When creating the strategy for Stockholm as smart and connected city, we asked citizens for their opinions through surveys, interviews and workshops. As one of the steps to understand how Stockholm can become smarter, we invited some 20 locals, of all ages and from different parts of the city, to focus groups in the City Hall. Furthermore, a digital questionnaire was answered by over 3,000 people.
Amongst the Stockholmers' suggestions for new digital services and smart apps they wish to see in the city shortly were travel apps that quickly show alternative routes when local traffic jams up and streetlights that light up when someone passes below them.
A significant amount of Stockholmer's consider the use of apps and e-services as an important aspect of daily life. Over 60 percent claim to use the latest technology regularly. Most also have a distinct opinion what kind of digital services and apps they think that the City of Stockholm should offer them in the near future.
Demoskop, a leading Swedish market research company, conducted a survey on behalf of the City of Stockholm as the city was developing its smart city strategy. Around 300 Stockholmer's were queried on how they currently use the city's e-services and what kind of services and apps they would like to see henceforth.
The survey shows that a significant share of the respondents request services from the City of Stockholm in a wide range of areas. The keenest interest is for housing- and environmental services, where close to 75 percent request the option to use e-services and apps. Moreover, the interest for digital services is nearly as sizable within areas of traffic- and city planning, culture, and recreation.
The current offering of apps and e-services scores a fair approval rating by the respondents. However, when asked about future services, it turns out that Stockholmer's have a bounty of ideas and suggestions.
A significant amount of ideas concern local travel. Many request smarter travel apps that may for example quickly display alternative routes when public transport congests. Some propose apps that point out what exits from the subway will allow a traveler to arrive quickest at their destination, and where to board the train to be able to reach a particular exit the fastest.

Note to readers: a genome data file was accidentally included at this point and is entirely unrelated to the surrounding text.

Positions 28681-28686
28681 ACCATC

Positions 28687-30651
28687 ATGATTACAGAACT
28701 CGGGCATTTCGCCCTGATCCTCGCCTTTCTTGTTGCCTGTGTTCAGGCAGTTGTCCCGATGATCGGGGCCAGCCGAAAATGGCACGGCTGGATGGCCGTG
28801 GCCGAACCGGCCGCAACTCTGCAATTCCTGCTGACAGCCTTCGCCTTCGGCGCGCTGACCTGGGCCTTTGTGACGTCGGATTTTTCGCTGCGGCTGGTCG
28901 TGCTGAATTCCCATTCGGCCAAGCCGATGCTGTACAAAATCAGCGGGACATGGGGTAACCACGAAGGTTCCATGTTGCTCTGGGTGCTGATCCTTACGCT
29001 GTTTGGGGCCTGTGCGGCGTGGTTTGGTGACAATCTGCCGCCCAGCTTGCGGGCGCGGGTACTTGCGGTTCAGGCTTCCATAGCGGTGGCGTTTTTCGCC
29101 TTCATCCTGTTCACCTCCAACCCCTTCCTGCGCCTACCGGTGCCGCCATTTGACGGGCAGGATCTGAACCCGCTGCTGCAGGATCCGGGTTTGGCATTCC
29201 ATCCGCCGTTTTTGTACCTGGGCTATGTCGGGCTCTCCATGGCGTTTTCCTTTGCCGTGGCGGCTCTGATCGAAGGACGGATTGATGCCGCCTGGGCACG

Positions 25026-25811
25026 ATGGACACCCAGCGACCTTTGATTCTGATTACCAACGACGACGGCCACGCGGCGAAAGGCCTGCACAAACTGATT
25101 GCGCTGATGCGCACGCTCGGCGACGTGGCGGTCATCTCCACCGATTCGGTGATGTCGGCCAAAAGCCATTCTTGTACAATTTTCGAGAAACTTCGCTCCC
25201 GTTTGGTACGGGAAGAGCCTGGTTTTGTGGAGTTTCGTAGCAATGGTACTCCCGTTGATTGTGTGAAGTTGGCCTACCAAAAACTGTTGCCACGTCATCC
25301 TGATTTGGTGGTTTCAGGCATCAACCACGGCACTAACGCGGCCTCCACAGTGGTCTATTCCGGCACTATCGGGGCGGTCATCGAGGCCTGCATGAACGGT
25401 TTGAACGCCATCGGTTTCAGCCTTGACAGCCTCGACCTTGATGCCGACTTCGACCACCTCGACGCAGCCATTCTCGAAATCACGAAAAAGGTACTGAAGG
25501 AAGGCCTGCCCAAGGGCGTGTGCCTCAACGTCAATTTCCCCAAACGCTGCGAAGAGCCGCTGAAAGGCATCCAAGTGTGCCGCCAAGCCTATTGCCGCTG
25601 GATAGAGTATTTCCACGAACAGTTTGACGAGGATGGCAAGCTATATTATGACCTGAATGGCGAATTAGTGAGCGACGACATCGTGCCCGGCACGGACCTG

There is also a score of ideas and suggestions that concern digital services for visitors to Stockholm. Another frequently recurring theme is services based on ways of providing free wifi.
Ideas and suggestions from the survey
Below is a small set of ideas and suggestions on future services as suggested by the participants of the survey:
"Collect data from boats, busses, trams, GPS-coordinates, air quality, pollen, etc. and make it available to everyone as open data. Make an app for 'culture within 4 hr range' from where you're at so you can spontaneously visit events nearby. Place smart garbage cans so you'll know which ones to empty and which ones are unused."
"Smart street lighting that senses when someone moves around on the street and lights up more brightly. The remaining time it is dimmed or switched off."
"Make the digital services more visible out in the city. You shouldn't have to visit the official website to learn about all the services and possibilities. Think ads, stickers, ads in the metro and in buses. One should get the feeling of a big and connected network."
"An app or a function that will show you which exit from the metro you need to take to get to your destination the quickest."
"An app collection for citizens and an app collection for tourists. Through these more apps should be bundled, like taxi, civic services, bookings, the local public transport system, flights, etc, etc. Then add a payment layer for this. Think of Uber. Wifi should be freely available throughout the city and with usable bandwidth too."
"Tourist guides through an app. 8 loops in Stockholm!"
"A consistent app experience for all services regardless of what department is responsible. One access point should be enough, like the city official homepage or app."
"Apps that enable digital democracy in certain Stockholm-specific issues."